One of the biggest and most successful regeneration projects in the history of the north west has come of age.
This year marks 18 years since Salford Quays was launched with the opening of The Lowry arts complex.
The year 2000 also saw work finally begin on the Imperial War Museum North after tortuous funding difficulties were finally overcome.
The former docklands are now branded “The Quays” to incorporate attractions on the Trafford side of the Manchester Ship Canal including the war museum, Manchester United’s Old Trafford stadium and Lancashire Cricket ground. Ordsall Hall, the Tudor manor house dubbed “Salford’s hidden gem” has also been added to the area’s tourist trail.
Today, following the development of MediaCityUK and the arrival of the BBC and ITV, the Quays boast a host of world class destinations, all within a square mile of each other. It attracts seven million visitors a year and generates £400 million annually for the local economy.
The area is also home to top businesses and highly desirable residential quarters soon to be joined by new waterside community at Clippers Quay.
The turnaround from the dereliction of the abandoned docks, which closed in 1982, has been astonishing. I well remember a thriving inland port – England’s third busiest for a time – and nursed the unfulfilled ambition to be on the first Manchester Liners’ vessel to break the ice on Canada’s St Lawrence river en route to the Great Lakes ports.
The decline came swiftly because of containerisation of cargo and the ever-increasing size of ships which were too big to navigate the 35-mile Victorian canal.
A year after the closure, the formidable Conservative politician Norman Tebbit was campaigning in the area. At the height of the North-South divide debate, I naively asked him to look at the wreckage of the docks and questioned why the government was prioritising the Channel Tunnel.
“Where do you want us to start digging it?” he retorted, “Here?” Touché.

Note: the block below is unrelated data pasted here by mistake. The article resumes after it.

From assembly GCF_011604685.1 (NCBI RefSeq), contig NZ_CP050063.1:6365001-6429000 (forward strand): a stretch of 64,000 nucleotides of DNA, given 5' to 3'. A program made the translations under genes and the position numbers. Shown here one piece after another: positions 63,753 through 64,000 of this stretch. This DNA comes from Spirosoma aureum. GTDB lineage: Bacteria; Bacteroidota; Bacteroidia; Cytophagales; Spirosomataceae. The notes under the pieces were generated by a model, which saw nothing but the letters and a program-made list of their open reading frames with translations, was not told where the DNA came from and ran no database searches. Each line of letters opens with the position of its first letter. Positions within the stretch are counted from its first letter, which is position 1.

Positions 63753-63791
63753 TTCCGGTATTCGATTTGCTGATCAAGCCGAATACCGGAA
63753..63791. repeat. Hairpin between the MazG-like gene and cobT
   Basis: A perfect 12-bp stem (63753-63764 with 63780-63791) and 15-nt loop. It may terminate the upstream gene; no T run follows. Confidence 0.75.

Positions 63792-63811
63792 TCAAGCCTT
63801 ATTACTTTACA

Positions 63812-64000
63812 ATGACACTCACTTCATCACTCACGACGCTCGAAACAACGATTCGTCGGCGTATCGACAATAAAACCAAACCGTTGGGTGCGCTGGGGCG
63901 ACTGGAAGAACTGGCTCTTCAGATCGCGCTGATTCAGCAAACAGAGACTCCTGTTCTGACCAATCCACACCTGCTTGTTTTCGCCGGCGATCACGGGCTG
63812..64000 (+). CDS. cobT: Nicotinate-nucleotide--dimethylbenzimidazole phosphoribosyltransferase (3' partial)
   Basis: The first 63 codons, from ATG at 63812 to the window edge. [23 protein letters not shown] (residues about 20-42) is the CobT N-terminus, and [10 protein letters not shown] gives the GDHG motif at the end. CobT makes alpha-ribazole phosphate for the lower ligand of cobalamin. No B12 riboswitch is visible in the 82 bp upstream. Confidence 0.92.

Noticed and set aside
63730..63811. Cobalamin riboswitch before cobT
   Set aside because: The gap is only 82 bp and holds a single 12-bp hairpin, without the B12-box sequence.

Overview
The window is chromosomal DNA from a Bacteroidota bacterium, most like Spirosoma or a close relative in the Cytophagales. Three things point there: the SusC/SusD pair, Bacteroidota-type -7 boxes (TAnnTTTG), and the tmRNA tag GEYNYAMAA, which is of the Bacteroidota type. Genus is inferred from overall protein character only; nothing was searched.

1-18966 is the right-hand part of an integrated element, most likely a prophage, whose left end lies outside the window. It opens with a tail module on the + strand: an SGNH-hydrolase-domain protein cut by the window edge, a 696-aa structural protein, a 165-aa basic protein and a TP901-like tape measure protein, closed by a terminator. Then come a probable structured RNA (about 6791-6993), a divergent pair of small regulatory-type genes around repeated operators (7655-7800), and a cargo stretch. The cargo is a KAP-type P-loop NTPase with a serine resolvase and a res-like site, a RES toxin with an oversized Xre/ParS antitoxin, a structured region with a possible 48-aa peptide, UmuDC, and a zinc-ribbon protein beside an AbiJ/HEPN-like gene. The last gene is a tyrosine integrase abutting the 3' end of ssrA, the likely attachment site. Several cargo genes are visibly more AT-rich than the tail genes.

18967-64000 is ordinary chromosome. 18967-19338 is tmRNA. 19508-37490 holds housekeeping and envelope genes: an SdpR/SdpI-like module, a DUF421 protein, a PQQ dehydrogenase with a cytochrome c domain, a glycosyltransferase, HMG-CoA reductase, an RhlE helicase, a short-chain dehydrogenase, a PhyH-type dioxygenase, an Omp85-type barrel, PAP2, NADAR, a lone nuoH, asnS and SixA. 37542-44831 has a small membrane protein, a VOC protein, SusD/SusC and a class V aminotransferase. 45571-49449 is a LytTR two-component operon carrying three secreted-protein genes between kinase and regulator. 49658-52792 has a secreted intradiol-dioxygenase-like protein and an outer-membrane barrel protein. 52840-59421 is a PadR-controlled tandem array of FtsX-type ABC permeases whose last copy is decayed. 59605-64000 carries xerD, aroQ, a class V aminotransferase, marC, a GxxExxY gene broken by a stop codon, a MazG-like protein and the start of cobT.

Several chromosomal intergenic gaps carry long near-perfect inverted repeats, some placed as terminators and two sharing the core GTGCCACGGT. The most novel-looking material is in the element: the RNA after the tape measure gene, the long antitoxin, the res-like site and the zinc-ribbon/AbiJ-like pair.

But, quietly at first, things were already on the move. In 1983, Salford council acquired a substantial part of the former docks from the old Manchester Ship Canal Company (before the Peel takeover) with the help of a derelict land grant and began developing the quaysides, tackling pollution and introducing fish to the cleaned up water.
Development continued over time, mainly residential. It wasn’t until the opening of the area’s first true landmark, The Lowry, in 2000 that the Quays’ potential as a major visitor destination began to be realised.
If the funding campaign for The Lowry – spearheaded by the broadcaster Felicity Goodey – had been difficult enough, the story of the Imperial War Museum’s finances proved to be a helter-skelter.
With an original budget set at £40 million, architect Daniel Libeskind was appointed after winning the design competition with his concept of a world shattered by war into jagged shards. It was one the first major commissions for Libeskind, now famous for creating the One World Trade Center in New York – replacement for the twin towers destroyed in the airborne terror attacks of 9/11.
Failure of the Imperial War Museum North to be awarded Lottery funding threw the entire project into doubt, but Libeskind stuck with his task, modified his design and it was delivered for £28.5 million. Peel Holdings contributing an unprecedented £12.5 million. The building was topped out in late 2000 and opened to the public in 2002.
By the time the BBC decided to switch 1,800 jobs to Manchester in 2006, the chosen location on Pier 9 was the last undeveloped site in the former docklands, so successful had the transformation of the area been.
Lime is one of the players in the marketing partnership promoting The Quays as a major tourist destination, along with The Lowry, Quays Culture, the Copthorne Hotel, MediaCityUK, Ordsall Hall, the Helly Hanson Water Sport Centre, the Lowry Outlet, City Centre Cruises and spectacularly sited newcomer, the £1.2 million restaurant and bar The Alchemist.
Lime, the pioneering restaurant in the Lowry Outlet mall, celebrates its 18th birthday next month.
“Lime bar and restaurant was a concept first established in London and Manchester city centre,” says Jos Mills, Lime’s marketing and social media manager.
“We relocated our flagship to Salford Quays after we saw the huge potential for an independent food and drink establishment for residents, shoppers and theatre goers. The development and regeneration over the last 18 years has been incredibly impressive and exciting with the addition of MediaCity.
“Our location opposite The Lowry and Old Trafford has meant that we have welcomed some rather well known faces including Muse, Robbie Williams, and James Corden to name a few.”